Architecture

Telavivian Architects: Daniel Zarhy / Studio PEZ

by Gili Merin | 16.09.14

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“It is a bit schizophrenic” says architect Daniel Zarhy when asked about designing in Tel Aviv. After collaborating with OMA/Rem Koolhaas in Rotterdam and Herzog & De Meuron in Basel, he established his practice, Studio Pez, in Tel Aviv. Only three years old, PEZ has won numerous international design competitions, including the recently announced Jerusalem Court House competition.

Read the full interview with Daniel, including photos by Sarale Gur-Lavy, below.

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GM: We begin with Studio PEZ – when and why did you start your practice?

DZ: We (Pedro Peña and myself) established StudioPEZ (Peña e Zarhy) late 2011 in Basel, Switzerland. After working together for Herzog&DeMeuron we’ve realized that we share the same architectural passion and vision, and started working on competitions together and won the first two we did! The first was part of EUROPAN and it was for the transformation of a 60’s building in the Technical University of Eindhoven (Holland) into student accommodation. The second was an ideas competition for a new opera house in Busan, South Korea. For us, this was (and still is) a proof that the connection between us works, so we’ve decided to open a studio together. The rest is (contemporary) history…

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GM: Tell us about your office in Tel Aviv – what is the space like? what do you like about it most?

DZ: The studio is located at the building where the historic office of Rechter-Zarhy-Peri used to be and where now, in addition to our studio, the Zarhy Architects office is located. In 2009 the building was completely renovated, so in a sense it has a lot of history and at the same time offers a “clean” start. The studio is very small and messy, I like the fact that it feels as a workshop – all the models materials are very close, you can hang things on the walls without feeling you should be careful. Since it is located in the ground floor, you can watch the passers-by and I love it when we go out to take pictures of a model and people get engaged and start a conversation with us.

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GM: That being said, what is your favorite building in Tel Aviv?

DZ:My favorite building in Tel Aviv is not really a building, but rather a combination of a garden and a building – Gan Yaakov that was designed by Avraham Karavan (landscape) and Yaakov Rechter. I like the fact that it’s neither a garden nor a building, that you can go up the stairs and see the trees from a different perspective, that it doesn’t “surrender” to you all at once but you gradually discover it, that it’s generous and offers many different choices, that it “merely” connects the buildings surrounding it and that it is gentle yet very present, open but protecting, artificial but still natural.

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GM: What do you see as the biggest challenge about designing in Tel Aviv?

DZ:I think that the city is a bit schizophrenic – on one hand it’s very similar to a European city (it was built by European immigrants after all), but on the other hand it is clearly Middle Eastern. I think that the biggest challenge is to find this combination in architecture, not only in terms of style but also in the way of thinking. Let me give you an example – when you visit Sao Paolo you quickly realize that there is something very “Brazilian” in the architecture and the urban development, Brazilian modernism for instance. What can we define a Tel-Avivian architecture or urban way of thinking? I still don’t have answers for that.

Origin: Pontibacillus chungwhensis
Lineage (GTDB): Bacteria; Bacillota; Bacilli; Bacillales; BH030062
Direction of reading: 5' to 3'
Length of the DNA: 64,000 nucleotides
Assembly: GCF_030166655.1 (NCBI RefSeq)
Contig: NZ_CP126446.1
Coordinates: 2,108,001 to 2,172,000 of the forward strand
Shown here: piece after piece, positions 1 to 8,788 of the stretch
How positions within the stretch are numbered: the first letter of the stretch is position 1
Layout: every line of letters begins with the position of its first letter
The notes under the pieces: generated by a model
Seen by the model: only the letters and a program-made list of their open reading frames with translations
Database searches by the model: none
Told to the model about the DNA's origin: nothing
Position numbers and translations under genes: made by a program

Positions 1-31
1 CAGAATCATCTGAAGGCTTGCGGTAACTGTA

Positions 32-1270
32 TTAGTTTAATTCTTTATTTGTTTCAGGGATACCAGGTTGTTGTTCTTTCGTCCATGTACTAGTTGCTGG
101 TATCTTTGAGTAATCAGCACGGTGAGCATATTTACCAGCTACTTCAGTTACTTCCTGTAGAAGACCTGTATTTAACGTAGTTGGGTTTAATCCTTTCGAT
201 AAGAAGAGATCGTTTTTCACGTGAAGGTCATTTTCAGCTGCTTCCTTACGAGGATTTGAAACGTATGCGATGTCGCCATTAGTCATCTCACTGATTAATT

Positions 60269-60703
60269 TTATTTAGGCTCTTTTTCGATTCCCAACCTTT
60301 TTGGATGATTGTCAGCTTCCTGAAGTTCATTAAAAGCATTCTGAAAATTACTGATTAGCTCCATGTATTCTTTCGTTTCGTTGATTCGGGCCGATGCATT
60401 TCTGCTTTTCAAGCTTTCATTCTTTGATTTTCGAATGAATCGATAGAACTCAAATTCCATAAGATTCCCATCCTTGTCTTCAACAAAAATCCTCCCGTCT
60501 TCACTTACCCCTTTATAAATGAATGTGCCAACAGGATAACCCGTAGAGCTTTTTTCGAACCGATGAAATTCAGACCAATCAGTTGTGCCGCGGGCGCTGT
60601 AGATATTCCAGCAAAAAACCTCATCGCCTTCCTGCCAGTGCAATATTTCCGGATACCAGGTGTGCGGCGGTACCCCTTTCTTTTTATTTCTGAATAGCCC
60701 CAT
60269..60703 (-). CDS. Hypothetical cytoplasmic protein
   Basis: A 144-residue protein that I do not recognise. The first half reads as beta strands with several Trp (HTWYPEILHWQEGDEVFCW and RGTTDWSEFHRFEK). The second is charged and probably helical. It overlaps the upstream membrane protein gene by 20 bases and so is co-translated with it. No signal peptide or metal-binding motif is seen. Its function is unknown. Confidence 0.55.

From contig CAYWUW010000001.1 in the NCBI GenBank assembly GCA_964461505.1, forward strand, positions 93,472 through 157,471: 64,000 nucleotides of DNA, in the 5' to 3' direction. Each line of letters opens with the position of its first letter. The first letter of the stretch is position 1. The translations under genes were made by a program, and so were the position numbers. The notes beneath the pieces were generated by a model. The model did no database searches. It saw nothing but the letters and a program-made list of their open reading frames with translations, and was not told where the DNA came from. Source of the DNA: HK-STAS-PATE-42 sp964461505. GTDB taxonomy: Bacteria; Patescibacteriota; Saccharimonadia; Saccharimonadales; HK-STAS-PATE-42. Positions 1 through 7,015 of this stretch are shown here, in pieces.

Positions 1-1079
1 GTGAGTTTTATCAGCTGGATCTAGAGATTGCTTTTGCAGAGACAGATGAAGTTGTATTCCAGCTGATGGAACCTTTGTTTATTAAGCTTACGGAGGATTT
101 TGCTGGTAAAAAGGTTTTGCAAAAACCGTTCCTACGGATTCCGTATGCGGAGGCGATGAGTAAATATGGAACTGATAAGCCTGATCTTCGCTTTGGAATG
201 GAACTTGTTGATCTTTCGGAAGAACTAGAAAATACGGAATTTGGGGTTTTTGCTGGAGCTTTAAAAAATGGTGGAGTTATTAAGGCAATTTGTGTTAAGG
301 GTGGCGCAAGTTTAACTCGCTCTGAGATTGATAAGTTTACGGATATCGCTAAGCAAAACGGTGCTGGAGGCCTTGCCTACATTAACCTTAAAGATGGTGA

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GM: Lastly, What do you think the city is lacking in terms of architecture? in what subjects is it excessive?

DZ: It is a difficult question. I think the city is lacking history, and since this is the case it constantly reinvents its own history or rather histories. It is both its weakness and strength. As it is the incarnation of the modernist dream, it was (allegedly) the perfect tabula rasa, without identity and without history. It is an advantage as it can constantly reinvent itself, it is a “Generic city” liberated from the “straightjacket of identity” as Koolhaas described it. On the other hand, and this is what is excessive I think, the city strangely enough re-imagines histories that are almost fictional, it adapts manifestos that are forcing an identity, for example, the Bauhaus, from being despised it became a “style” of the mainstream… Since it does not have a history, it is very susceptible to fashions. On a positive note, I think that in its elusive identity lies its charm, as it allows different people to see different things in it.

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Working alongside Daniel in the photos above is architect Carmel Avidani, of the Ecole Spécial d’architecture in Paris and the Bezalel Academy of Arts and Design in Jerusalem. “It’s fun to work at a place where ‘low-tech’ methods are still used” says Carmel, who joined PEZ in the beginning of 2014: “I get to try things hands-on, and get a little (or a lot, in my case) dirty from glue and paint”.

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Every week the blog will feature a post covering a different architect or architectural practice, consisting of a brief interview and a series of photographs. If you are a contemporary Telavivian architect and wish to be featured on the blog, e-mail gili.merin@telavivian.com

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